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A funny, in-your-face novel starring an unlikely teenage pair - a sheltered cinemaphile with cerebral palsy and the tattooed, straight-talking stoner who steals his heart.For sixteen-year-old Ben Bancroft - a kid with cerebral palsy, no parents, and an overprotective grandmother - the closest thing to happiness is hunkering alone in the back of the Rialto Theatre watching Bride of Frankenstein for the umpteenth time. Of course he waits for the lights to dim before making an entrance, so that his own lurching down the aisle doesn't look like an ad for Monster Week. The last person he wants to…mehr
A funny, in-your-face novel starring an unlikely teenage pair - a sheltered cinemaphile with cerebral palsy and the tattooed, straight-talking stoner who steals his heart.For sixteen-year-old Ben Bancroft - a kid with cerebral palsy, no parents, and an overprotective grandmother - the closest thing to happiness is hunkering alone in the back of the Rialto Theatre watching Bride of Frankenstein for the umpteenth time. Of course he waits for the lights to dim before making an entrance, so that his own lurching down the aisle doesn't look like an ad for Monster Week. The last person he wants to run into is drugged-up Colleen Minou, resplendent in ripped tights, neon miniskirt, and an impressive array of tattoos. But when Colleen climbs into the seat beside him and rests a woozy head on his shoulder, Ben has that unmistakable feeling that his life is about to change. With unsparing humor and a keen flair for dialogue, Ron Koertge captures the rare repartee between two lonely teenagers on opposite sides of the social divide. It's the tale of a self-deprecating protagonist who learns that kindred spirits can be found for the looking - and that the incentive to follow your passion can be set into motion by something as simple as a human touch.
I lived most of my kid-life in Collinsville, Illinois, a little coal-mining town not far from St. Louis. The town turns up as the setting in Coaltown Jesus. My parents were hard working, blue-collar folks, and that's probably why I write pretty much every day seven days a week. Well, I don't write all day, of course, but three or four hours for sure. I've been a smart aleck all my life without being (I hope) too obnoxious, and being funny is how I made my way through high school and college and beyond. My smart mouth gets me into trouble, but it's also helped me out of some tight spots. I never planned to be a writer, though I did have a high-school teacher who was encouraging. I started out as a poet (and still am one) because I met kids in college (University of Illinois) and grad school (University of Arizona) who were writing poetry and I wanted to hang with them, so I did what they did. I didn't keep it a secret from my folks, but the idea of a boy from Collinsville writing poetry would've been hard for them to get their heads around.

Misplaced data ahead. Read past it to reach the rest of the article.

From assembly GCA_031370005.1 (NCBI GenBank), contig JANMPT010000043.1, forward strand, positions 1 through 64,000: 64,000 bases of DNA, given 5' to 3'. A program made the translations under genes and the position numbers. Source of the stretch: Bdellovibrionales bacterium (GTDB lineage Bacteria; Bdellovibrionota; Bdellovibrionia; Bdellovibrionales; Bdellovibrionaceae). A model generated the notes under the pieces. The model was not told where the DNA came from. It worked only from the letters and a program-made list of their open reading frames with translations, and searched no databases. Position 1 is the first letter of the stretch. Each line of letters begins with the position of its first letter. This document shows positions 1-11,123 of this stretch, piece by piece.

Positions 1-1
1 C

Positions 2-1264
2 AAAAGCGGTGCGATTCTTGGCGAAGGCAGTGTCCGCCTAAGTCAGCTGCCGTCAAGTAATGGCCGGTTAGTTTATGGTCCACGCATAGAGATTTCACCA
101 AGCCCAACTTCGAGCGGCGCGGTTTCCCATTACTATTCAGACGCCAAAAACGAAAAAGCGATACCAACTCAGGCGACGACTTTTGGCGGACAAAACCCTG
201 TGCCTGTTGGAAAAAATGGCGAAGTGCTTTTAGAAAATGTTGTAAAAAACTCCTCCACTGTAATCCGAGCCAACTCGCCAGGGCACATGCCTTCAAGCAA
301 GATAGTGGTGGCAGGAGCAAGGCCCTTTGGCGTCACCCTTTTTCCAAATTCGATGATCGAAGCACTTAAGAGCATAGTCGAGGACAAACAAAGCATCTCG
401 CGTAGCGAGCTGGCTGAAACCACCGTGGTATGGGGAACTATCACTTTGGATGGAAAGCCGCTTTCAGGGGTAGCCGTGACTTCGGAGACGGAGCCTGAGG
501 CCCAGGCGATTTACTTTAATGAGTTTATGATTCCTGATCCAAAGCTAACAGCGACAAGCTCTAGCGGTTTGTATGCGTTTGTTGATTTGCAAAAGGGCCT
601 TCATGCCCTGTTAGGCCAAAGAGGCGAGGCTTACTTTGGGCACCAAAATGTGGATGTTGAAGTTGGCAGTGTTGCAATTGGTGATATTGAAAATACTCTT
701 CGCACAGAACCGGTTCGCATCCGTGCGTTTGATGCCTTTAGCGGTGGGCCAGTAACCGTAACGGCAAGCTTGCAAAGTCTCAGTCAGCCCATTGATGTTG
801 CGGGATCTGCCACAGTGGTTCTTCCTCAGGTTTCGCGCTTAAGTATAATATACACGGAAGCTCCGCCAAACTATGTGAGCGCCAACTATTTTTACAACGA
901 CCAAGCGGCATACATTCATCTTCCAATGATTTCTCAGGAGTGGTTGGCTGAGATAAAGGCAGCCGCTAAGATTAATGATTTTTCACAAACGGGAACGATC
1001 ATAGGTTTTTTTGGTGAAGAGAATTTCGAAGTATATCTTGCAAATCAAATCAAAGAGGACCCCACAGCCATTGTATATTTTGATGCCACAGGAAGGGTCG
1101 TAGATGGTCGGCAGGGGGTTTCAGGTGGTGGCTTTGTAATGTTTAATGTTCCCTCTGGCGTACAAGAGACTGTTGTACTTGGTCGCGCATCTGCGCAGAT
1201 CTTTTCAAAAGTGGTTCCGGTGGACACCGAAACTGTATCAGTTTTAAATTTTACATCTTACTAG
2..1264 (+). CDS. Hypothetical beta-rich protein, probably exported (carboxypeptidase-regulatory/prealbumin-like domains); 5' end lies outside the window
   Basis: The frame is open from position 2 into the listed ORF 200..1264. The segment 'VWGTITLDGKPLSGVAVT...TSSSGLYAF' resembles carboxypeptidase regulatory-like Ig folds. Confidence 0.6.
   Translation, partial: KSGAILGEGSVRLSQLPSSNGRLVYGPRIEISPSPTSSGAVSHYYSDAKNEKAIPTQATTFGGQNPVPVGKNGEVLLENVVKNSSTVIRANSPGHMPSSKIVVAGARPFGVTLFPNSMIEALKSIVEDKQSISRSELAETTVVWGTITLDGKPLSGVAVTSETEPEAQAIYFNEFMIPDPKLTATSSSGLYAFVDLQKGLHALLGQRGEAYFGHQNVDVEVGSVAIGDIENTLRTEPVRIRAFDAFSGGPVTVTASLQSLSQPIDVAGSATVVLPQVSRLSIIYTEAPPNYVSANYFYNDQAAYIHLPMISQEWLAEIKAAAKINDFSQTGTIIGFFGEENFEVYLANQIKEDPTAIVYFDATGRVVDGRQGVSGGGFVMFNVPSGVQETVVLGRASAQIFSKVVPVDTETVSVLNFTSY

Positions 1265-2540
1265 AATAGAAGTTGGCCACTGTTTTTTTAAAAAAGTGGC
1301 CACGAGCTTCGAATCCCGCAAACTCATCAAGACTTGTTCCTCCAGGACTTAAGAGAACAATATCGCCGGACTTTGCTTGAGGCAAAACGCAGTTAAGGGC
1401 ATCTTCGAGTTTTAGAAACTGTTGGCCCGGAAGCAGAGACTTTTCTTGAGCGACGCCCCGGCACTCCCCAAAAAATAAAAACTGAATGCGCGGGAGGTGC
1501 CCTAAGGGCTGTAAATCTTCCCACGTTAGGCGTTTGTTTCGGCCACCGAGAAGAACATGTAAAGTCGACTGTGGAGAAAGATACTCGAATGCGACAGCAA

So you know about the poetry. As far as fiction goes, somebody who went to college when I did (1958–1962) and who wanted to write, went directly to novels. I did publish one for adults, but the next few were all failures. Finally a friend of mine said that I was so chronically immature I should write for sixteen-year-old boys. That didn't hurt my feelings, since it was true, so I just sat down and wrote Where the Kissing Never Stops. The book did well, so I've been pretending to be a sixteen-year-old boy (or girl) ever since. Fiction doesn't come easy to me, exactly, but novels are just long stories, and I like to tell stories. When I get letters from readers, it's almost always about how one of my books made their day a little better. Such a great thing to hear! There's always funny stuff in my novels, even if the story has serious or even sad parts. I can't help myself apparently.
Three Things You Might Not Know About Me: 1. How old I am. Early seventies. And yet I keep writing for kids/teenagers. I tend to ask for ideas-for-stories (some would call that praying), and when the ideas show up, they're for the audience I always write for. 2. I like to handicap race horses and bet on them. A good friend of mine works in theatre in New York. He and I go to different race tracks every year. I've been part-owner of Thoroughbred. I know West Coast jockeys. It's a hobby, like golf, but I don't have to buy special equipment. 3. I've been a teacher pretty much all my life, and one of the coolest things is seeing somebody I've mentored as a writer go on and do well. Success isn't like a small room; there's always space for more and more and more people.
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